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2010 Outlook for Aviation

by David Wyndham 1. January 2010 00:00
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Cautious, Optimistic, Hopeful are my words for 2010.

2009 was a lousy year for the global economy. Aviation was hard hit. There are a large number of fine folks who are out of work as a result of the economic recession. However, there appear to be glimmers of hope. Some of the leading economic indicators are pointing to a technical end of the recession in the US.

A low US dollar makes US- produced goods more attractive, and this means aircraft and components will be selling well outside of the US. The price of oil was somewhat stable, inflation has yet to rear its head, and there is stability of sorts in the financial markets. US Federal spending has provided an economic boost. Most economists are looking at a slow start to a recovery in 2010. When the jobless rate improves, then I'll believe them! By the way, overtime has been increasing in the US, a precursor to hiring. There is a lot of uncertainty.

The financial industry is headed back to stability and interest rates remain low. So does the chance of getting capital as only those with the lowest risk are finding financial institutions willing or able to work with them. Expect a very slow improvement in credit markets 2010.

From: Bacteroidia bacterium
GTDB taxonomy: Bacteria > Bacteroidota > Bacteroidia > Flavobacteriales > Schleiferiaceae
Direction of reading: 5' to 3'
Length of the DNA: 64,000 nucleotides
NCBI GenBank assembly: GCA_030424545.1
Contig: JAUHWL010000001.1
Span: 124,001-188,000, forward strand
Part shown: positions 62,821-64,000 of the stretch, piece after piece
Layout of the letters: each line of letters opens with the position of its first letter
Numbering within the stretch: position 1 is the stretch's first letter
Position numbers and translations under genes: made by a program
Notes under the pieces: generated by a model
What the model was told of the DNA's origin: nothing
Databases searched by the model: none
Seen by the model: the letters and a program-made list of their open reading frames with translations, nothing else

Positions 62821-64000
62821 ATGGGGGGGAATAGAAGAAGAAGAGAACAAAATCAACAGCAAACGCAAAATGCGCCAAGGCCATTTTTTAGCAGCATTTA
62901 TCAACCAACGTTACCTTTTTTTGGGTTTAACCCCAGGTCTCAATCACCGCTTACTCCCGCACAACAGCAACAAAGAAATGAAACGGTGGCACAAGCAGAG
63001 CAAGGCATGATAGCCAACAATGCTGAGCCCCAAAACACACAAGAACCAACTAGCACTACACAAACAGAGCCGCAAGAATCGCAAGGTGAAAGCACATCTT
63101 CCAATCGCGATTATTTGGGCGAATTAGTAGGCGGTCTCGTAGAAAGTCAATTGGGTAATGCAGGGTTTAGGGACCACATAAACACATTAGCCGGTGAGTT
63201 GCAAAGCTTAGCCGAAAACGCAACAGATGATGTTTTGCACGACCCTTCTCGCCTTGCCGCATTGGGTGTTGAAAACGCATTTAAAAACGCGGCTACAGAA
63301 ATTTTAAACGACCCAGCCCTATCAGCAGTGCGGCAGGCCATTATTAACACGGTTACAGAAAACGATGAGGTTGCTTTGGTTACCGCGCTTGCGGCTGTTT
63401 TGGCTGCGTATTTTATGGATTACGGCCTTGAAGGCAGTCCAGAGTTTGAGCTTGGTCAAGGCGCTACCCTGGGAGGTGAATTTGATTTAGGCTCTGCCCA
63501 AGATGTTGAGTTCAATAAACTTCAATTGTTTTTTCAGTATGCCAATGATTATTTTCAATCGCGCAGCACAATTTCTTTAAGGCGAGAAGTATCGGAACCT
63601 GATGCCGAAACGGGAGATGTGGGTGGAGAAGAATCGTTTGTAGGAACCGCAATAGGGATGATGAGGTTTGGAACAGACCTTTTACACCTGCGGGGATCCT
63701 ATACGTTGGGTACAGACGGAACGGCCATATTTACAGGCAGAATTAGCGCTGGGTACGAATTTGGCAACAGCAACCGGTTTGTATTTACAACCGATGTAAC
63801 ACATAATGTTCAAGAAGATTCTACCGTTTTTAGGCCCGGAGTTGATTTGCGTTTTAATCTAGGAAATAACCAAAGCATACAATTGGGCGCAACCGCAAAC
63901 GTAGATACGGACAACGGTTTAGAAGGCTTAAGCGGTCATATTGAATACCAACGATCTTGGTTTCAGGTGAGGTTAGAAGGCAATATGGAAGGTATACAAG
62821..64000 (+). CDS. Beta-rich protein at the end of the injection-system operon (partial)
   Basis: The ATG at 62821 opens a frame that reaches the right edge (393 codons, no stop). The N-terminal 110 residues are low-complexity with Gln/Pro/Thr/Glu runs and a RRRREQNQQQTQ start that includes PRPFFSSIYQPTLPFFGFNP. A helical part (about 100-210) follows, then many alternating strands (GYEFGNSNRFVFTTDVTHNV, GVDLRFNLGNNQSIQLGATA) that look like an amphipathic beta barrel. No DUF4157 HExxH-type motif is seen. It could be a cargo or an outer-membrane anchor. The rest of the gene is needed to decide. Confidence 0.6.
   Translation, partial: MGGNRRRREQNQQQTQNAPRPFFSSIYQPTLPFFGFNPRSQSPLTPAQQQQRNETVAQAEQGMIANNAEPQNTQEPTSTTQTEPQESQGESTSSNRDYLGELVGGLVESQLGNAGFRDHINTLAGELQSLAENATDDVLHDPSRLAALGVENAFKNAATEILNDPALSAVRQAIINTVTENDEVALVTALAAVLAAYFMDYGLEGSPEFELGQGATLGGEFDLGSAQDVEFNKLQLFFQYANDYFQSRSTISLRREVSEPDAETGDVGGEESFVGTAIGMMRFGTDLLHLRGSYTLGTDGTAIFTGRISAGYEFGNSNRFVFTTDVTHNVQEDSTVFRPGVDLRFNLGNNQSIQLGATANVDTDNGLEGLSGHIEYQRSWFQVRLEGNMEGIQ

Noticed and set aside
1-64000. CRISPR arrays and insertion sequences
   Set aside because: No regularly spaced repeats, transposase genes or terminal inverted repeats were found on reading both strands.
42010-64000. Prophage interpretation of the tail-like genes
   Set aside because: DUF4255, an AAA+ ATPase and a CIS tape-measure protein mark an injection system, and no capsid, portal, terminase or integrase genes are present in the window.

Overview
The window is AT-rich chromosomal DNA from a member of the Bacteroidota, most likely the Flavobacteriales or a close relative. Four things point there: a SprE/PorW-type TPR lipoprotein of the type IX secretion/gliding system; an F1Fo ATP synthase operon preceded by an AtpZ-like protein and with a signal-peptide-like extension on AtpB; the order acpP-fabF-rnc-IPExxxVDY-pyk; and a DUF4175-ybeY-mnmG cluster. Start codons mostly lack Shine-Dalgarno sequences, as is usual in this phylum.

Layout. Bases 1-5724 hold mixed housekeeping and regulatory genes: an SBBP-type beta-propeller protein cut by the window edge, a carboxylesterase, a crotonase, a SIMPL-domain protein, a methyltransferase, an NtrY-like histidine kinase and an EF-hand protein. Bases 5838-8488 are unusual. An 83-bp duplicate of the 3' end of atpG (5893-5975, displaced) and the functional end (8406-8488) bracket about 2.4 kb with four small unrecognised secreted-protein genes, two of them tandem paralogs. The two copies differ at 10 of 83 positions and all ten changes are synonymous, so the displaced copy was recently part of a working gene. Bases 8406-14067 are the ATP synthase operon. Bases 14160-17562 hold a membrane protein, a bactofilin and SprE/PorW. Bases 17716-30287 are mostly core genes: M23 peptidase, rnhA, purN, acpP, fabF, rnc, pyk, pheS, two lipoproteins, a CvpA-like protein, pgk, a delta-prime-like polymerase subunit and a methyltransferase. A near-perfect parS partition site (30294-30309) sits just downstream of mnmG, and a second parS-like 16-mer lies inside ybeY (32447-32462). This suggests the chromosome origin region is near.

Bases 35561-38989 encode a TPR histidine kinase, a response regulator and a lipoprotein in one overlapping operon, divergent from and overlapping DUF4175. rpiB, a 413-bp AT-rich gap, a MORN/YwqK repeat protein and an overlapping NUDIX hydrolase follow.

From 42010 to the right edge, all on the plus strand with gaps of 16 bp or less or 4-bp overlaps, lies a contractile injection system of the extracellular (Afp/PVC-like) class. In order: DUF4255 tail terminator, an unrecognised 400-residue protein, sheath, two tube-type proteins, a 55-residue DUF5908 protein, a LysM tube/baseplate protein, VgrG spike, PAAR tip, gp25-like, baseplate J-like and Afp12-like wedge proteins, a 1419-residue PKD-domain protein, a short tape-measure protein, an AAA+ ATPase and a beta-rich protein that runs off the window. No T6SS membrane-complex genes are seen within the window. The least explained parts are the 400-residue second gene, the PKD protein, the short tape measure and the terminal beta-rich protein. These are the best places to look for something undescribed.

Flight hours are showing signs of increasing. Charter demand is the leading indicator here. Those who got rid of their aircraft will start back with charter. Those who stopped chartering will start at low levels. Companies with aircraft will start flying as their business picks up. Expect this slow growth in flight hours to continue.

Regarding business aircraft values, the used aircraft market is showing some signs of life, especially for newer models and those in excellent condition. Prices have fallen 25% to 50% off of their highs. Prices are stabilizing and we are probably at the bottom in terms of residual values.

Fuel prices: I expect a slight increase in 2010. This is tough to call, as there may be some minor volatility in crude prices. As demand for oil increases, prices may increase as well, but only after a lag of a few months or more.

Keep an eye on inflation. While it is predicted at 2% for the US in 2010, there are inflationary pressures. Of course, interest rates are low and the Fed has room to maneuver should inflation pick up. Look for this to be an issue after 2010.

What about your flying for 2010? Will you be flying more in 2010 than in 2009? Click reply and let us know.


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